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Hello, I'm a junior and I suck at organizing my work, how do you do?

mnivoliez
Developer, studying to work in game engines. Rust, JS, Bash
・1 min read

Hello, I have started a new job some months ago and it appears that I have serious difficulties to organize my work and speak about it. Often I can't give a reliable answer at the question "where are you at in your task?". Do you have any advise or method I could try to improve this aspect?

Discussion (4)

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georgecoldham profile image
George

It depends what you mean by organising your work?

If its organising you code base, I find its best to logically group things into folders and have a file per component etc. and reference them as needed. I would look at others work for inspiration if you are struggling with this.

If you are struggling to communicate where you are in your workload with others in your team/management, then you are probably trying to do too much under a single banner.

Lets say your job is creating a nav bar. How do you best communicate where you are in a larger component such as that? Break your job down into bite size chunks.

  • Create a styled list
  • Get the static styling correct
  • Get hover styling correct
  • Get hover functionality correct
  • Get click functionality working

Through this test what you need to. At any point you can show what you have done, what your plans are, how its been tested, how its accessible etc, how it meets your deliverables. If you are stuck, you can show the process of how you got to where you are.

Hope I covered what you are asking?

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mnivoliez profile image
mnivoliez Author • Edited

Well, it's more close to the second point. To get your exemple, let say I have to create a let user navigate around a bunch of option, I fail to correctly express a "dev plan" and to identify step in that plan. More over I fail also to correctly assess risks inside that task, for exemple, the model need to change, the feature will enter in collision with an other feature etc...
Basically my boss told me that as a manager he is very frustrated that I do not achieve to say something like "for task X, I have achieve point a, b, c and I got d,e,f left to do which should take me Y hour".

So I try to structure my work-flow better to meet those expectation. But I feel a little bad equipped right now for that ^

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georgecoldham profile image
George

It sounds to me like you just need more experience with estimation of tasks. Dont be bullied in to rushing something.

I like to break everything into steps and estimate how long I think each step will take. Then I double it and give that to whoever it matters to.

As a developer, especially a Jr developer. It is not your responsibility to make sure there is no feature collision etc. You should have a clearly defined deliverable signed off by the manager. It should meet many criteria before it even reaches you.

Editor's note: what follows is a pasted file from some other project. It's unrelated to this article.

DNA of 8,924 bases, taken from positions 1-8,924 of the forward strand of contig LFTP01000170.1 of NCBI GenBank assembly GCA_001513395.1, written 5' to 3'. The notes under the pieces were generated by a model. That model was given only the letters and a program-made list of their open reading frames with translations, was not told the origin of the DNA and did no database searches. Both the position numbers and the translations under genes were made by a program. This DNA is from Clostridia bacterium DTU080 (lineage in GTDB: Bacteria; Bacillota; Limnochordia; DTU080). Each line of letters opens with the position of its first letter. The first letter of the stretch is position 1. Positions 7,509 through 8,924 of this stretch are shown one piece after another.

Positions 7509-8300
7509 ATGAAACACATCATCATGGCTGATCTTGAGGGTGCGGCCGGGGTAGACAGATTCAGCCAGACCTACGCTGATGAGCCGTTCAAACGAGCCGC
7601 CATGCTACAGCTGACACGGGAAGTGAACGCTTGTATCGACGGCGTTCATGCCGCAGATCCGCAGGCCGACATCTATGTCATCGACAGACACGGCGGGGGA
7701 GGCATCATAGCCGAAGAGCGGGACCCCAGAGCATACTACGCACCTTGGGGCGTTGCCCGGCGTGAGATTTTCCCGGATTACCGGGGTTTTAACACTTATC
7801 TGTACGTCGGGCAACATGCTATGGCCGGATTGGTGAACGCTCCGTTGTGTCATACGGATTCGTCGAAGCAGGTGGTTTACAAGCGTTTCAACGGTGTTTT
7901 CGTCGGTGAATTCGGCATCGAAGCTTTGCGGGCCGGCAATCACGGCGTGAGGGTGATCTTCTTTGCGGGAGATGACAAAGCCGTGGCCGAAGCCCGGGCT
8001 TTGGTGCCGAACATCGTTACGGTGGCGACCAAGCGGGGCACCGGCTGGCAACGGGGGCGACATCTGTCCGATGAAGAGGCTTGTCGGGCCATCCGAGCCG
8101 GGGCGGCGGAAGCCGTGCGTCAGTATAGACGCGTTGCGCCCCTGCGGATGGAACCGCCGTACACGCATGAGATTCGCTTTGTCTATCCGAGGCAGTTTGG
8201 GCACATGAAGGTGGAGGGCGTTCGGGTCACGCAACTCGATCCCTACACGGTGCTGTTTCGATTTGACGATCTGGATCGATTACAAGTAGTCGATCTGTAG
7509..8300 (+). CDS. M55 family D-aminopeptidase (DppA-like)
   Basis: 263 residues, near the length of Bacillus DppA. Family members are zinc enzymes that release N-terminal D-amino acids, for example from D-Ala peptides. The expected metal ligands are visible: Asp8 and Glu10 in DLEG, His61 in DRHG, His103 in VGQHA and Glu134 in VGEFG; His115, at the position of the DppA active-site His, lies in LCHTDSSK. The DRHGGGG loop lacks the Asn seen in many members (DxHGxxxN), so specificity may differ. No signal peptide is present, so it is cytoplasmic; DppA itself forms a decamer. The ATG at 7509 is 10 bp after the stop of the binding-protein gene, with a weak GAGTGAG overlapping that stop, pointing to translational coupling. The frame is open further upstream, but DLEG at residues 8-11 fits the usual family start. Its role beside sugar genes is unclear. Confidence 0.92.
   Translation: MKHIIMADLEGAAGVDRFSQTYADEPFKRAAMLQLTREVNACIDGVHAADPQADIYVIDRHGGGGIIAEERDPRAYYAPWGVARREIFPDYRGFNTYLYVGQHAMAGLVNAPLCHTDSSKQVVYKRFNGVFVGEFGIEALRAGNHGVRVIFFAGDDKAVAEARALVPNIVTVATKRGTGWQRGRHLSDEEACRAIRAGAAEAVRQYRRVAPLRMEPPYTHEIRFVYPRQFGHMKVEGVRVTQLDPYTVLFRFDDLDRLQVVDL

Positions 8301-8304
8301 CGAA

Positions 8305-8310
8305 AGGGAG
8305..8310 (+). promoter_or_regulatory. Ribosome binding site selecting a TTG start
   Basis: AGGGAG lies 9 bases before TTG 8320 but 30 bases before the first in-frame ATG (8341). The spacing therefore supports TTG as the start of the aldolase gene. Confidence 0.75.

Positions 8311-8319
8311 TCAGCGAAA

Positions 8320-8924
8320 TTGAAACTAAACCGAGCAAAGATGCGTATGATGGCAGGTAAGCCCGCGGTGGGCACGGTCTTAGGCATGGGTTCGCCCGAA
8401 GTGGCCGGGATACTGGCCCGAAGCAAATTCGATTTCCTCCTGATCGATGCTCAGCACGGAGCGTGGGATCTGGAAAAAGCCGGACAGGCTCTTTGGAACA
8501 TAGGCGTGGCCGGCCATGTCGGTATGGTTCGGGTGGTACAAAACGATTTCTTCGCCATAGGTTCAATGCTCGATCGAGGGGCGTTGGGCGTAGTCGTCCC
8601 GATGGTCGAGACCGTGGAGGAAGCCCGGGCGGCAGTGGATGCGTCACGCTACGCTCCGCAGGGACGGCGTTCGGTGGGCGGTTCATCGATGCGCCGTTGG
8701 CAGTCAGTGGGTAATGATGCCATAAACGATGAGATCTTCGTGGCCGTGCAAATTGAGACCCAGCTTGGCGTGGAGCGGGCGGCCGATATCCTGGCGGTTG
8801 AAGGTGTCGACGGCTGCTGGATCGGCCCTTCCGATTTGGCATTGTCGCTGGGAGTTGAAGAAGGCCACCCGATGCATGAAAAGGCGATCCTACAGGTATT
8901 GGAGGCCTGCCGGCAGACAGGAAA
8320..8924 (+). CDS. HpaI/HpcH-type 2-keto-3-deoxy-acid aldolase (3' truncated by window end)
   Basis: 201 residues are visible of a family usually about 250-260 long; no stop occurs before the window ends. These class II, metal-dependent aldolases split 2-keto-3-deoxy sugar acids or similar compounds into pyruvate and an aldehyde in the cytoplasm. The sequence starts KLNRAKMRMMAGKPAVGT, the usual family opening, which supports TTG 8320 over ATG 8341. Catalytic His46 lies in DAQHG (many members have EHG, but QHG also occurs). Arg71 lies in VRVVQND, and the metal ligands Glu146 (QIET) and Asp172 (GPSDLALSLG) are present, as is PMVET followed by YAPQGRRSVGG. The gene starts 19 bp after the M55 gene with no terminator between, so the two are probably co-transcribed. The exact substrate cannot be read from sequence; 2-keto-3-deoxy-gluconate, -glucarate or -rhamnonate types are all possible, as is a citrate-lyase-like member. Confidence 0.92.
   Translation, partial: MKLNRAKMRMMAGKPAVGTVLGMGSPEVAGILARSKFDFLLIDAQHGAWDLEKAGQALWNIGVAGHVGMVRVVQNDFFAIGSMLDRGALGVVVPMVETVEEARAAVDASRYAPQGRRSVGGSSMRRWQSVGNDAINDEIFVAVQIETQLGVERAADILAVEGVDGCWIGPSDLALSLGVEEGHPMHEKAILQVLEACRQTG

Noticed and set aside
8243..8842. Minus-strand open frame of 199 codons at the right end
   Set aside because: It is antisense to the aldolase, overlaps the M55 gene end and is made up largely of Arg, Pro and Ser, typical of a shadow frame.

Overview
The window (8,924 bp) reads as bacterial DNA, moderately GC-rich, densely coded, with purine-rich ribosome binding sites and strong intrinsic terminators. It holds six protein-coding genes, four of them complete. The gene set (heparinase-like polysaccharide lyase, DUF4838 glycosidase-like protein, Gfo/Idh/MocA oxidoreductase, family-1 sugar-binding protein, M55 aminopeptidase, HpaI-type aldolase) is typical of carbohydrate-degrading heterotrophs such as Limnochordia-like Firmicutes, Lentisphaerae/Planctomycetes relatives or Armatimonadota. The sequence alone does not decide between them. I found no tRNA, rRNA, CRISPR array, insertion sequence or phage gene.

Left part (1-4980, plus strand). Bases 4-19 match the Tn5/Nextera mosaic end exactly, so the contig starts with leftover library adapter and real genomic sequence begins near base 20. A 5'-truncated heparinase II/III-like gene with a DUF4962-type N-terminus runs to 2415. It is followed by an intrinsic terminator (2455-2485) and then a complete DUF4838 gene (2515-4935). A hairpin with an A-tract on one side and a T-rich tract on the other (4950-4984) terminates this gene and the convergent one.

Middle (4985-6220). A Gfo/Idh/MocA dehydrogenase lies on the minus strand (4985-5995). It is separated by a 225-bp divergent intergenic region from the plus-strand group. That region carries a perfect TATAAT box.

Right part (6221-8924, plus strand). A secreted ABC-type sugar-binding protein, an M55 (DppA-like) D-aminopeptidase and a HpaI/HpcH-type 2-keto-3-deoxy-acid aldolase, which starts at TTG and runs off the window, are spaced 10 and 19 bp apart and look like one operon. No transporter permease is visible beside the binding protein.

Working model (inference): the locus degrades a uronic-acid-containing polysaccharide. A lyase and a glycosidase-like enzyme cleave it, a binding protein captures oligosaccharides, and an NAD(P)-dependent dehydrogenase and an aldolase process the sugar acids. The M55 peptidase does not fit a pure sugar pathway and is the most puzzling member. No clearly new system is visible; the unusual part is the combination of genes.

• Designs for every state
  • States for every interaction with the product
  • Huge lists of testable criteria
  • Any technical considerations (provided by more senior devs)
  • Any technical risks (any areas that are connected to the area being changed)

From that list, you should be able to break down your work into steps and under promise.

If your manager is not happy, then its his responsibility to find out why and make amends to the workflow or training. If they are demanding work be done within short timeframes, then they are likely not a great manager sadly. Setting hard limits for all work, is a great way to burn out employees.

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mitchjacksontech profile image
Mitch Jackson

On organizing your work:

Focus on your planning phase. Don't write code until you have a complete plan for what you're going to do and how. Build that into a checklist. Because you've done planning, your checklist items should be easier to give time estimates for. Sometimes the planning takes longer than the coding, and that's ok. My checklist usually starts with exploratory questions like "Where did X/Y data come from," "what format is this in," "What other code calls this method" etc.

On giving reliable answers:

Dedicate time to meeting/call prep. Make a list of the items you expect to bring up, and you expect to be asked about. For each of these items, a few bullet points about what information you need to convey. Try to look up anything you'll need, so you don't waste people's time while you hunt for answers. During the meeting, take notes. After the meeting, make sure anything needing further work or follow-up gets recorded on your calendar and to-do lists.

On working with your team lead:

Basically my boss told me that as a manager he is very frustrated that I do not achieve to say something like "for task X, I have achieve point a, b, c and I got d,e,f left to do which should take me Y hour".

You have a good resource here. "Boss, I appreciate the feedback you gave me about my time estimation. I want to improve this. I have been doing (this) and (that). Can you block of a little time for me on (work item) to help me improve with this?